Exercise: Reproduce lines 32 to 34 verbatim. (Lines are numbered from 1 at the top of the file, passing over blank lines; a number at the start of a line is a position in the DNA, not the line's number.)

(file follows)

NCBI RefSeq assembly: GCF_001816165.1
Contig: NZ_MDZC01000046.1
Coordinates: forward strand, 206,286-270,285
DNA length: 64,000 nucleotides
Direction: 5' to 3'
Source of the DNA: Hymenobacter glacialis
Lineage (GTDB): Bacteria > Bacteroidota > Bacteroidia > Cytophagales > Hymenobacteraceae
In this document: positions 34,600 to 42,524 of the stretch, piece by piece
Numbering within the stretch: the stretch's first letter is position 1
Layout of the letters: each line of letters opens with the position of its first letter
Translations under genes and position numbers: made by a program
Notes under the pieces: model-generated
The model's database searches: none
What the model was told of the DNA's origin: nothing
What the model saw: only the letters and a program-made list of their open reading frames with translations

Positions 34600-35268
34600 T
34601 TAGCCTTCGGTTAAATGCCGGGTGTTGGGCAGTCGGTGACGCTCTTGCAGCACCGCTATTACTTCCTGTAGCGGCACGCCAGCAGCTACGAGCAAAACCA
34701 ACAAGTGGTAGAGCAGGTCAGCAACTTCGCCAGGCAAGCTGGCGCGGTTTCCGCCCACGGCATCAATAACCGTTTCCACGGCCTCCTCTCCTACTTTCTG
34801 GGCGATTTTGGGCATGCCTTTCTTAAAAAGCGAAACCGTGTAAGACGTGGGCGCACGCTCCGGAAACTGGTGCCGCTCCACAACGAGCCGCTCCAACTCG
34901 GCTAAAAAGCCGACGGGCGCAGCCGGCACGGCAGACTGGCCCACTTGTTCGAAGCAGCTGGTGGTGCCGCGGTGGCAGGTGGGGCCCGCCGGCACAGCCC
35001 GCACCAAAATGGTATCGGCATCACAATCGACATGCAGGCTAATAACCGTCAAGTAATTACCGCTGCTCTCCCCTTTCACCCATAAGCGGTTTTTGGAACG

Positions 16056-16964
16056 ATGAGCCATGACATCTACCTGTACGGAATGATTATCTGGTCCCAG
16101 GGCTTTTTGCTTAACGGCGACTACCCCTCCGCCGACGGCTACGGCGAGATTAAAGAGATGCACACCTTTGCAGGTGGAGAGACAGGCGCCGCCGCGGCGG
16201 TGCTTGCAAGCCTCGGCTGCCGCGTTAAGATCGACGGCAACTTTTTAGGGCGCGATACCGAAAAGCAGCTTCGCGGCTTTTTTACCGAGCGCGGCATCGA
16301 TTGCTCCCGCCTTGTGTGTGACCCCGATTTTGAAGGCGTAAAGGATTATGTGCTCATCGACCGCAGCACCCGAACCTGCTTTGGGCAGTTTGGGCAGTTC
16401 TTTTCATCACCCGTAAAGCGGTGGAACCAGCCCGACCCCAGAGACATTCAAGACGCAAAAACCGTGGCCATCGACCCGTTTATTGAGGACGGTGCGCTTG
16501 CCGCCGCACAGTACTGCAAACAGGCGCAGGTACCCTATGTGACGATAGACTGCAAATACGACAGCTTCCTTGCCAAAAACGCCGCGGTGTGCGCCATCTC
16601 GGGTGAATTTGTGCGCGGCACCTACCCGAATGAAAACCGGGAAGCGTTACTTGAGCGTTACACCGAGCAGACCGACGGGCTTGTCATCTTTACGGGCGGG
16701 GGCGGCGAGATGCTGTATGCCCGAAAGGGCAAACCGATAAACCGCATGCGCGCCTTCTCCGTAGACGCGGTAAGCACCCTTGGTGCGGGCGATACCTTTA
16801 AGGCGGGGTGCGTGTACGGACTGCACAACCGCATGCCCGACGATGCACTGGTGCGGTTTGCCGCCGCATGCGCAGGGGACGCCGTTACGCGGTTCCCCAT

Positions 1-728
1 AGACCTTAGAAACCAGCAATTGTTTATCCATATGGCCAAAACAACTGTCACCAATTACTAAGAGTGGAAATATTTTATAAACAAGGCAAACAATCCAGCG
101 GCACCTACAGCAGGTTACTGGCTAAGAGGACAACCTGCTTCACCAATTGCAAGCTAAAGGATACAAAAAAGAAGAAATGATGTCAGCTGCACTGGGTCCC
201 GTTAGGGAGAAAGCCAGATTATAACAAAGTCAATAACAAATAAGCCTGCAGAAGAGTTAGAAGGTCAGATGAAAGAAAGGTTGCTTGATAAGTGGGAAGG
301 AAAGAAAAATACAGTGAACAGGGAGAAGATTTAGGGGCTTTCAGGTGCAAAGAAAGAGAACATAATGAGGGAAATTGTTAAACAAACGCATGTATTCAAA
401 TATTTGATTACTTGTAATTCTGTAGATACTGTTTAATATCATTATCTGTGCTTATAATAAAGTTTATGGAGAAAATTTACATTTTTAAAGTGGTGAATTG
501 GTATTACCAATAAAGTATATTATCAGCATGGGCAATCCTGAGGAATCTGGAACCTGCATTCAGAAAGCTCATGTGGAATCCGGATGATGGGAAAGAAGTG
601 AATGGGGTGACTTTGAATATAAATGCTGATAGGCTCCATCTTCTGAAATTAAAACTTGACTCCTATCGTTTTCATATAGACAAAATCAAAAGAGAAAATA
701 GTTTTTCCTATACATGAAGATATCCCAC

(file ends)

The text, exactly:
16801 AGGCGGGGTGCGTGTACGGACTGCACAACCGCATGCCCGACGATGCACTGGTGCGGTTTGCCGCCGCATGCGCAGGGGACGCCGTTACGCGGTTCCCCAT

Positions 1-728
1 AGACCTTAGAAACCAGCAATTGTTTATCCATATGGCCAAAACAACTGTCACCAATTACTAAGAGTGGAAATATTTTATAAACAAGGCAAACAATCCAGCG